Take extra brake pads, they are consumed MUCH faster than you will expect. Check them after EACH session. If you start to get even a slightly spongy or long pedal - IMMEDIATELY reduce speed and come offtrack for a check. Depends on the health of your braking system, but it might only warn you once - then you are at the next corner with <ZERO> brakes and WS is not called the "Fastest Road in the West" for nothing. Super Blu is an EXCELLENT choice though, as that is the ONLY fluid that I have tried so far that I haven't ever boiled. Some of that is maintainence though, becasue Brake Fluid doesn't stay in my car long - I like to stop!

Air - get an air tank, or make sure you will have access to air. Check your pressures carefully, then check periodically through the day. Make sure you are following manufacturers specs for things like max pressure. Take a little bottle of white shoe polish with you and put a couple of dits on the corners of your tires so you can see if you are rolling over onto the sidewalls. Tire failures are no more fun than brake failures!

High rev running has a tendancy to use more oil, so make sure it stays topped. Long G loads can push all of the oil to one side of the pan and away from your oil pickup. This can be made worse by not having it full. Rotaries are just like piston motors in this regard - big penalties for even short periods with no oil pressure!

HEAT KILLS ROTARIES - make sure coolant is topped and you take a deep breath every time you get on the front straight, shake out your hands one at a time and remind yourself not to grip the wheel so hard, relax and do a gauge scan. Oil pressure - check, temperature - check, not too much tension in my neck, arms, and hands - check. Having fun? - check! Do it without fail every lap, so that it becomes a habit you practice without even knowing it.

That first step - making the effort to go out the first time is a big leap, and not usually an easy one. You are about to join a pretty exclusive group that has some great personal rewards. Biggest modification you can do to improve the car at this point is the driver. Good luck, and remember - more than anything, it's about having fun!

Last edited by Boswoj; 01-17-06 at 03:49 PM.
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Old 01-17-06, 04:34 PM
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Bring your OE pads along with you, just in case, and be sure to bed your new HP+'s in properly once you get them. I ran a track day a few years ago in my car with the only mods being a cone filter and a full exhaust and the car was fine. I had some fairly new hard all season's on there and they were just fine (Pirelli P3000's and P400's, with wear ratings of 600 and 400!). They never even got very warm. I've used HP+'s and Ford DOT 3 fluid (550F boiling point) at 2 schools where the car had 2 drivers and I never had any problems or fade.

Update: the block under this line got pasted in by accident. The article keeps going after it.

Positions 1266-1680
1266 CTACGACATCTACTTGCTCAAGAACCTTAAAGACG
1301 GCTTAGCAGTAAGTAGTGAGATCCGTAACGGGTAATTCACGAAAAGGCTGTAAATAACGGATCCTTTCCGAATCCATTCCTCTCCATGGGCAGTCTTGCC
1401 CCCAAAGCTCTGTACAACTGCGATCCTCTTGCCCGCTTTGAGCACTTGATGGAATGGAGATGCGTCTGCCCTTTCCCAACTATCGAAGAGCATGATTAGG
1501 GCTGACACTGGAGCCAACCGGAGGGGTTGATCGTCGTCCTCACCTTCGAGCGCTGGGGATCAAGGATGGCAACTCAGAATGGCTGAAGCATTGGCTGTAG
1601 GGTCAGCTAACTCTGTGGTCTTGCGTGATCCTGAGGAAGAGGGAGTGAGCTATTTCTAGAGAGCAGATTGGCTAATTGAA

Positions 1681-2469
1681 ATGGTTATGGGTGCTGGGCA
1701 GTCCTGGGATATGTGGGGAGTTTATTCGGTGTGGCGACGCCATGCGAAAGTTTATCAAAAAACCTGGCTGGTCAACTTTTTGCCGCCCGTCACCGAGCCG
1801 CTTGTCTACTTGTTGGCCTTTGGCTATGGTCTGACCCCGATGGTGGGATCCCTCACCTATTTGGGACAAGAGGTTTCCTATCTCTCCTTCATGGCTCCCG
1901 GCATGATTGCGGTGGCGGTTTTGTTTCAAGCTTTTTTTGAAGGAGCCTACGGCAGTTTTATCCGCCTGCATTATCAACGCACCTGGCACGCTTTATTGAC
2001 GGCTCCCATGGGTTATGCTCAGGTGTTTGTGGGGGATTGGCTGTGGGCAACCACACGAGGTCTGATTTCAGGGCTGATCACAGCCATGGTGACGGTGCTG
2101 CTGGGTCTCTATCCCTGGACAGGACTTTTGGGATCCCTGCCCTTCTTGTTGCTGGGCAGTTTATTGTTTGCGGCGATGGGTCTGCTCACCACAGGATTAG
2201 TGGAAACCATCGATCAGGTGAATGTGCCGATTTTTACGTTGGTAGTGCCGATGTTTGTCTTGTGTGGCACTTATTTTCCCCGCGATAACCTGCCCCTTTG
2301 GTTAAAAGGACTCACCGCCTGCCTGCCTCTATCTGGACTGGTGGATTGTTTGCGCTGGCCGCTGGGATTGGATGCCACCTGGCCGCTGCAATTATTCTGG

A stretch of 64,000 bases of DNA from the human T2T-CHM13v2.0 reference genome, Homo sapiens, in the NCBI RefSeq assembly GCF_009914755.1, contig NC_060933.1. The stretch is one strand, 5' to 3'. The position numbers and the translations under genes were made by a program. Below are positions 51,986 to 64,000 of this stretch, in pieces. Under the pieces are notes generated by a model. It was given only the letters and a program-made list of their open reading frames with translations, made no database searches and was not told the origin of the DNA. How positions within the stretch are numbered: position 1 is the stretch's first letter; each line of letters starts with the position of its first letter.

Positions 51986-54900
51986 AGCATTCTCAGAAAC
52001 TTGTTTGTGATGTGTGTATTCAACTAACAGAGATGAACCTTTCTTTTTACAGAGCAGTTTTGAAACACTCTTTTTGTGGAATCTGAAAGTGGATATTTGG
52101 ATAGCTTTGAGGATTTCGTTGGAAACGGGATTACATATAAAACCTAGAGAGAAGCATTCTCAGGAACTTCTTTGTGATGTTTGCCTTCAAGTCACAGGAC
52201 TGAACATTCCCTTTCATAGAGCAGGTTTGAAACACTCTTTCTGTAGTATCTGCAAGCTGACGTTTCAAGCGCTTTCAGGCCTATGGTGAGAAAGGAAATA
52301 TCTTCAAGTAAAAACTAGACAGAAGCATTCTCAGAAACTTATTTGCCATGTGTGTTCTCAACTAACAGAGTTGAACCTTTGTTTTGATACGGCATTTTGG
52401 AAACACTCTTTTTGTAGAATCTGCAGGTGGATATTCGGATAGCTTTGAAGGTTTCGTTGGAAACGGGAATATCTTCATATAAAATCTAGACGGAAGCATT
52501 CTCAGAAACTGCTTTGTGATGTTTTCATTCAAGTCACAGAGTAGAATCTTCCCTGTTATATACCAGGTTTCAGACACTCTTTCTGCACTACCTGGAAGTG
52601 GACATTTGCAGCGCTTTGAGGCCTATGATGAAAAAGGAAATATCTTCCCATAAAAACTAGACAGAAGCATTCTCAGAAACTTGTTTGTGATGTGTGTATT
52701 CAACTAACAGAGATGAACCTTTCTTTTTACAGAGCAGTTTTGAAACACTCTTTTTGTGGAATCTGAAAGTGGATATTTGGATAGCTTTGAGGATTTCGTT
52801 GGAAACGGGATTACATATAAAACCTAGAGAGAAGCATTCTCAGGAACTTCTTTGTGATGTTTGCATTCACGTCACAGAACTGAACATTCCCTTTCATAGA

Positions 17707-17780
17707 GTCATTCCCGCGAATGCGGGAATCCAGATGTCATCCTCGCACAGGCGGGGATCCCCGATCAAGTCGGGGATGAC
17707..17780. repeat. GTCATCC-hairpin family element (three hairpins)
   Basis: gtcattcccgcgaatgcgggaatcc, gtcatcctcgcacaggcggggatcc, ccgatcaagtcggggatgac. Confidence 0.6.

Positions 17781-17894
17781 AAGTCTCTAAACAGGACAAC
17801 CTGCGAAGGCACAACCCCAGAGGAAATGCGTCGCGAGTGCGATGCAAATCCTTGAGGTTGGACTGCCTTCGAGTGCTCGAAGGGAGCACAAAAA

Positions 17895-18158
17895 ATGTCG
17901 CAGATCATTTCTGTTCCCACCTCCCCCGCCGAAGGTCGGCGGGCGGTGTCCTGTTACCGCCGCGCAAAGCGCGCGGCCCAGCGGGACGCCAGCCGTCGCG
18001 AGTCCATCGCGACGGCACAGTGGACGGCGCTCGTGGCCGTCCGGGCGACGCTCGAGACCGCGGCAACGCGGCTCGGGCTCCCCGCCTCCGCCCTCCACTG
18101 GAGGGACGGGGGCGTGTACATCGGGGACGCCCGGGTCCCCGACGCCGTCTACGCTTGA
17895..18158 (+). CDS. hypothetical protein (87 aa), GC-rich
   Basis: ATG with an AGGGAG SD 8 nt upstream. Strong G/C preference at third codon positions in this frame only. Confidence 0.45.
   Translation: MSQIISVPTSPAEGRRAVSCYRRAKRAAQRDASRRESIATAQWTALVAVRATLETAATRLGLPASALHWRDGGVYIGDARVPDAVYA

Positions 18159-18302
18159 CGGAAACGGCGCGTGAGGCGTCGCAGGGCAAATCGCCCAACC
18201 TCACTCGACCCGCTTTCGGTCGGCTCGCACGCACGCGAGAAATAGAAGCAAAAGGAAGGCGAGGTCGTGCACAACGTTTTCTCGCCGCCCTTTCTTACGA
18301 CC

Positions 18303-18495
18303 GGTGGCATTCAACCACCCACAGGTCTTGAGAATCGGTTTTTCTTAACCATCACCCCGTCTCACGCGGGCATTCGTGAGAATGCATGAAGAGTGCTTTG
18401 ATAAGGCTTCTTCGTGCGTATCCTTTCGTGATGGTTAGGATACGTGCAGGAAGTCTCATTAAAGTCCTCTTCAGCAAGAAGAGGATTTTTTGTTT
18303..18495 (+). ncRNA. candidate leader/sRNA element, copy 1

Be sure that all your hoses and belts are in good condition, that there aren't any suspension problems and that your brakes work well. Keep your eyes on the guages to make sure you have proper oil pressure and water temperature.

Don't work on going faster, work on being smooth and driving the right line and your speed will increase on it's own. I've personally seen someone crash on the first session of the day because he was going way to fast too soon and was trying to chase down a faster car. BEWARE OF THE RED MIST!

Don't do any more mods, it can come back to bite you while on track due to unreliability or some unexpected tendancies. The stock suspension is very predictable and extremely forgiving, changing things can ruin that, but with what you've got it's pretty close to stock, so you'll be fine.
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Old 01-17-06, 05:29 PM
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I wouldn't concern myself with the brake pads. The set you have will last the weekend at Willow Springs(If you have the extra cash replace them). I would bring water for the driver, some food, shade, a chair to sit and relax on, and an open mind to learn how to drive on the track. Willow Springs is not hard on the brakes at all. It is a very fast rack with only a few braking points and lots of straight aways to cool the brakes. it is hard on tires, the surface is alot like a cheese grater, so if using street tires make sure they are in good shape. Might want to check the alignment specs as well to prevent premature tire wear and or failure. don't worry about any performance or gutting mods, you won't notice them at all. Be sure to attend the driver meetings and if your in the school then take advantage of the instructors. They will help you get around the track quickly and safely. most of all have fun and resist tweeking on the car while your at the track. do the prep at home and drive at the track.